Announced today. I think it looks pretty good. Has a nice weirdness to it, like all of the new Miller stuff does, but still has some really clean Fuseprojecty details. I’m curious as to how it sits. Probably more like the Mirra than Embody, which was astoundingly comfortable.
there are armless, non SAYL upholstered, non polished base variations on the link.
It seems like they just threw on a stock base. I’m sure there was good thought put into it but it doesn’t seem to go with the chair very well. THe chair itself is great looking. The matte base is nicer I think.
I don’t know Brett, From the photos it does not feel cohesive at all. It seems like a collage of 3 or 4 designs with no consistent language to it. It’s not bad, but it could have been better in my opinion… but then I don’t find the leaf light attractive either.
I know this is easily changed, but it bothers me that for this press shot the fabric of the seat, and the red material back aren’t the same red. If they were two completely different colors, it wouldn’t bother me, but the fact that they tried to get close with it and didn’t get there, really bothers me.
I hear you mrtwills on the matte base. Much nicer.
I think I’m with Yo on the somewhat erratic arrangement of parts. The back panel looks neither ergonomic nor comfortable, and a warped ‘grid’ pattern makes the seat back look cheap.
The ‘design statement’ makes zero sense. Its a design statement, and then it disappears. Its ergonomic, but was inspired by boats. Maybe the designer could have just said “I wanted to make a chair with a ‘Y’ on the back”.
Is it a lower-midrange model? Maybe I have just spoiled my eyes with their flagship products.
Visually its just looks really unbalanced. Backrest consisting of distinct lines/shapes and then a big blob as middlesection.
Have to agree with mr.Yo about the mashup. I think it could have been a sweeter looking piece in terms of balance and weight if it would have been consistent to the backrest. Colorscheme and materials could be throwing me off a bit though.
Too much architechture influence on the backrest? Theres some designstory pages on it on their homepage.
Did look better in all black, but i guess thats no surprise.
This makes more sense to me. Maybe not for HM as a brand, but for an affordable office chair.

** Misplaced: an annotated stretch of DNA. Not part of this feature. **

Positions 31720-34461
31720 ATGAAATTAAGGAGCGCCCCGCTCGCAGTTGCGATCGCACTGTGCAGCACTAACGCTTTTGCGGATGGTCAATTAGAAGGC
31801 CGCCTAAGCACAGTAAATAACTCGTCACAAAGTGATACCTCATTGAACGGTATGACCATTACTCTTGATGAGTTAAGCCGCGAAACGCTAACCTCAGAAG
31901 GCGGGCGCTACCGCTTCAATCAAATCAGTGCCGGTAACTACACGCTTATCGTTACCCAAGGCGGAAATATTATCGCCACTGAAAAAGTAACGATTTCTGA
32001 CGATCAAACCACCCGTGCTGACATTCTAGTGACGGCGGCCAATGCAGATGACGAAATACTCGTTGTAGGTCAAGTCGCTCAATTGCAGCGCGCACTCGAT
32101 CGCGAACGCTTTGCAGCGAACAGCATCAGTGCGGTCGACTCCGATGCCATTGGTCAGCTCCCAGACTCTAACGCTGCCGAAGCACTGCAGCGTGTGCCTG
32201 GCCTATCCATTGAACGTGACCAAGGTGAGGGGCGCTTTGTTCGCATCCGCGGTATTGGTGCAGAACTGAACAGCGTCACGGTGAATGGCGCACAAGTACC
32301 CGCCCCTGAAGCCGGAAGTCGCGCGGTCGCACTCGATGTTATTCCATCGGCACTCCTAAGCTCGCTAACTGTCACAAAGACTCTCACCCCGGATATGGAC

I guess the seat pan and tilt cover do look a little phoned in, but the knobs and levers still look good to me. Maybe I’m giving them benefit of the doubt because I know exactly what’s in there and know how difficult it is to make sexy-time shapes around it. There’s a lot of big nasty parts in there that need a lot of clearance.
I still like the Y frame and the back. Like I said before, it’s weird, but in a way that I want know more about it and explore it. Guess that’s just me.
I like a lot of the individual elements, all of the control stalks, the y on the back. The pan is pretty nice if you know what you have to work with. The sail idea is pretty cool… my critique is in how all of those things don’t seem to relate much to each other… maybe it works better compositionally in person?
I like the innovative aesthetic but it looks uncomfortable. I’m in the market for a new office chair and plan on buying the Aeron chair by Herman Miller. Good ergonomics is the most important feature for a desk chair in my opinion.
I was just at the HM show room the other day for a ergo seminar. The chair itself is very affordable at 3-4 hundred and is quite comfortable. One of the key things is that it has an increased weight capacity allowance for it’s occupant. Another neat feature is that the seat itself can adjust from 16 - 18 inch depth. The mesh back is quite cool to once you get close to see how the material thickness varies in order to provide give and take to achieve a lumbar support without additional hard ware.
I just inherited an Aeron at work, my boss didn’t like it because the mesh screwed up his pants. I would think that was ridiculous if I hadn’t heard it a few times before. You can look directly underneath the seat to find a pile of fabric shavings.
The improvement is amazing. My tailbone no longer aches, (8 hours in a chair + 2-3 hours of commuting every day) and I am a much happier and better person because of it.
Sorry back on topic:
I’d love to try out the adjustment controls. From the pictures I saw there wasn’t any text/graphics, wonder how the message of knob to function is delivered? Is adjustment easy and or necessary on hte SAYL? I never put much importance into constant chair adjustment until I got the Aeron. Now I have my cruising mode, my modeling mode, my drawing mode. Thank you HM for saving my a$$.
The pricing for the SAYL is half of the Aeron. I plan on finding a Herman Miller dealer that has both Aeron and SAYL so I can do a side by comparison. I think you need to see the SAYL in person and experience the chair to determine whether it’s good or not. The price is right though.
I really don’t want to bash colleagues in online forums. But that one is just too puzzling.
You all pointed out rightly, how this thing lacks most attributes that define good design, like:
built to purpose
Not to speak about charme, esprit and brilliance, and now they gave this thing not a
grave stone but a micro site showing the process under a microscope.
Till today I held Yves Behar in high regard, as he brought the world wonderful things like
kada or the leaf lamp. So I can’t imagine him not knowing, that this kid “SAYL” can’t
Nobody would film his toddler stumbling and put it on youtube to advertise the fact.
What I suspect is, that Herman Miller ended the developement after a costly term,
but without satisfactory result and took what they got to blow it out of proportion
through their (capable) marketing wind machines.
What a shame. This one does need more time to ripe. There is incredible beauty in
the concept of interpreting technical textile as sail that (effortlessly) caries the weight
of the boss.